In the case of CIT vs. M/s Group ISM P. Ltd. : ITA No.
325/2014 (Del), the assessee had made payments to two UAE
based companies, namely, CGS International, UAE
("CGS") and M/s Marble Arts & Crafts
LLC, UAE ("MAC"), without any deduction
of tax at source. The assessing officer disallowed the said
expenditure under section 40(a) (i) of the IT Act as the assessee
failed to deduct tax at source. On appeal before CIT (A), it was
noted that assessee was awarded project management consultancy by
the Works Department of the Emirate of Abu Dhabi pursuant to
which assessee was required to act as consultant for project
management of marble works for Shaekh Zayed Bin Sultan Al Nahyan
mosque at Abu Dhabi. The contract required the assesse to organize
procurement of marble from India and supervise the processing at
On analysis of the agreements, the CIT(A) noted that MAC
received consideration for assistance in documentation, guidance
and liaison with various departments towards assisting assessee in
its work in UAE and thus were in nature of "liaison services
in Abu Dhabi", while payments to CGS International were made
to procure clients and market assessee's services as
"agent in UAE work" and thus, held that the payments made
by assessee to the two UAE entities would not fall within the
purview of "technical services", as defined in
Explanation 2 to Section 9(1)(vii). The CIT(A) agreed with
assessee's contention that Article 14 of DTAA with UAEPE in
India, and accordingly, the payments to said entities could only be
taxed under section 9 of the Act. The High Court further observed
that actual nature of services rendered by CGS and MAC needs to be
examined for determination of the requirement of withholding tax.
The High Court held that since CGS and MAC acted as agents of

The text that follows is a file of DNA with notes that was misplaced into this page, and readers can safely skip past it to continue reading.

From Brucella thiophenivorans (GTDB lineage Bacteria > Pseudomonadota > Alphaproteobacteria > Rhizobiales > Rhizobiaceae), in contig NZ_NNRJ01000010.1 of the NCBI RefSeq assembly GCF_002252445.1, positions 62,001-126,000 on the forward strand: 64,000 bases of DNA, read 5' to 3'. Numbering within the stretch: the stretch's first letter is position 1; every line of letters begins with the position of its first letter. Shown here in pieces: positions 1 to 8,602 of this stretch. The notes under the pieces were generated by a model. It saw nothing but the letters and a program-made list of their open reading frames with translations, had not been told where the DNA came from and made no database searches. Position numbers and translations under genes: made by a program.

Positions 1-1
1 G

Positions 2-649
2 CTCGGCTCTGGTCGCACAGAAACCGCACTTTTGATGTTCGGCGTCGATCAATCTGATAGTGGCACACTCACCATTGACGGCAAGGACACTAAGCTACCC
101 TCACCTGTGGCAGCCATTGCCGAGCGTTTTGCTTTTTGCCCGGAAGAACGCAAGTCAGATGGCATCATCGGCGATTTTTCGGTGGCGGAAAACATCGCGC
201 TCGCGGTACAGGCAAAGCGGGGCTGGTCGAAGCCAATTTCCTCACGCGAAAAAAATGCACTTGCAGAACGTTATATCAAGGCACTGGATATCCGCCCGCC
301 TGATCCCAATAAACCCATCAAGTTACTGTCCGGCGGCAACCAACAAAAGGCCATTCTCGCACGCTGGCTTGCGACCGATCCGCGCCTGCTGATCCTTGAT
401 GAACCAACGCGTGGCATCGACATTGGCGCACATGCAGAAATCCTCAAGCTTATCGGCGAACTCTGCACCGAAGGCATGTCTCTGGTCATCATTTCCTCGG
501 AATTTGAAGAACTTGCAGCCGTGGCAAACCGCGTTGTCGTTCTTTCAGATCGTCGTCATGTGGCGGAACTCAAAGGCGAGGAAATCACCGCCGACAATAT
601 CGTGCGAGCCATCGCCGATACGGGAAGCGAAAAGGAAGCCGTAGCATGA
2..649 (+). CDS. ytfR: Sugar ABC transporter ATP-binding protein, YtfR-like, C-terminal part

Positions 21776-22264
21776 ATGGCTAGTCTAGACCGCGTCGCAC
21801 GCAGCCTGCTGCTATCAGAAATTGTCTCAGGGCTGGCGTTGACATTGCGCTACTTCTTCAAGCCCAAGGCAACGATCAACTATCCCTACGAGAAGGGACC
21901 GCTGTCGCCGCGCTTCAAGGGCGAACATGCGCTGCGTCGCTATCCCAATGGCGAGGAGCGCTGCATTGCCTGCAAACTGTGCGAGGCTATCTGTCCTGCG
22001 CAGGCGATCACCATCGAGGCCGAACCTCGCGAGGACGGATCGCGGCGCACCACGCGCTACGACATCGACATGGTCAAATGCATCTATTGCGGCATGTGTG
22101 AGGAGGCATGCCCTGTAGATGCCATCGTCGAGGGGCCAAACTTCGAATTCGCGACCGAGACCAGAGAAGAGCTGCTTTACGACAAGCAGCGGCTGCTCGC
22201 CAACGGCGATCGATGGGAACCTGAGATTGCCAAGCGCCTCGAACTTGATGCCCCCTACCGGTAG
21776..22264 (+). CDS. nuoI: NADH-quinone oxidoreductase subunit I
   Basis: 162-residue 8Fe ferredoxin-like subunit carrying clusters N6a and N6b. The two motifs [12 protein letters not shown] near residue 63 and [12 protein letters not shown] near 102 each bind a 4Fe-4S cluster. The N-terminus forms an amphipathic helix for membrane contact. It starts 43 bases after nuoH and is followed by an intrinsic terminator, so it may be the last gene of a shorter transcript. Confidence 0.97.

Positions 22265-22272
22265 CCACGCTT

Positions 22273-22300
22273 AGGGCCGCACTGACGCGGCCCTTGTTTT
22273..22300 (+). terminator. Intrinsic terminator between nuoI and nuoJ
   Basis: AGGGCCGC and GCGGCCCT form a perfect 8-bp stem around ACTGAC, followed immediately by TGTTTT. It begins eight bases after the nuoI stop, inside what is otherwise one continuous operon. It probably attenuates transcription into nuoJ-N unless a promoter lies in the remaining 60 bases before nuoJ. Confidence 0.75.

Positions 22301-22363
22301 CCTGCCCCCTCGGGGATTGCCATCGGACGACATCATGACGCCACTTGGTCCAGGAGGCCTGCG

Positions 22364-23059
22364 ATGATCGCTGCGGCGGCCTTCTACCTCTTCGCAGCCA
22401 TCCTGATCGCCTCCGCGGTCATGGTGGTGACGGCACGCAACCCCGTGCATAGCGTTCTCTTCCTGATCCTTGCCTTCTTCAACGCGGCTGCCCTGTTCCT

assessee for liaison services and/or soliciting business for
assessee, such services cannot be said to be included within the
meaning of "consultancy services", as that would amount
to unduly expanding the scope of the term
In so far as the applicability of Article 14 of DTAA with UAE
relating to Independent personal Services was concerned, the High
Court noted that the said Article applied to resident of a relating
to Independent Personal Services was applicable and that the
benefit available under the said treaty cannot be denied on the
sole premise that the two UAE entities were companies. The CIT(A)
further held that since such remittances to non-resident entities
was liable to be taxed in UAE, therefore, no TDS was required
On appeal by the Revenue, the Tribunal upheld CIT(A)'s
order. Aggrieved by the order of Tribunal, Revenue preferred an
appeal before the High Court. Before the High Court, the primary
issue raised for consideration was regarding interpretation of the
phrase "fees for technical services" as defined in
Explanation 2 to Section 9(1) (vii) which defined the same as
managerial, technical or consultancy services and whether the so
called "consultancy services" rendered by CGS and MAC
would fall under the ambit of the said phrase or not. The High
Court noted that CGS and MAC, being UAE entities, were not having
contracting state and that "resident of a contracting
state" as per UAE Treaty is any person under the laws of that
state who is liable to tax therein. It was noted that Article 3(e)
of the India–UAE Treaty included a company and that the payee
companies were liable to tax under Article 14 or Article 22 of the
DTAA in respect of amounts paid by the assessee. It was thus held
that Article 14 of the DTAA was applicable.
The content of this article is intended to provide a general
guide to the subject matter. Specialist professional advice should
be sought about your specific circumstances. The views expressed in
this article are solely of the authors of this article.
To print this article, all you need is to be registered on Mondaq.com.
Click to Login as an existing user or Register so you can print this article.
Recently the Delhi High Court's in the case of CUB Pty Ltd granted relief to multinationals licensing and registering their intellectual property in India and held that the situs of an intangible asset like IPRs, shall be the situs of the owner of such asset.
Mumbai Income Tax Appellate Tribunal in the case of Praful Chandaria, dealt with the issue of taxability of consideration received by the assessee pursuant to grant of call option in respect of shares of an Indian company.
Register for Access and our Free Biweekly Alert for
This service is completely free. Access 250,000 archived articles from 100+ countries and get a personalised email twice a week covering developments (and yes, our lawyers like to think you’ve read our Disclaimer).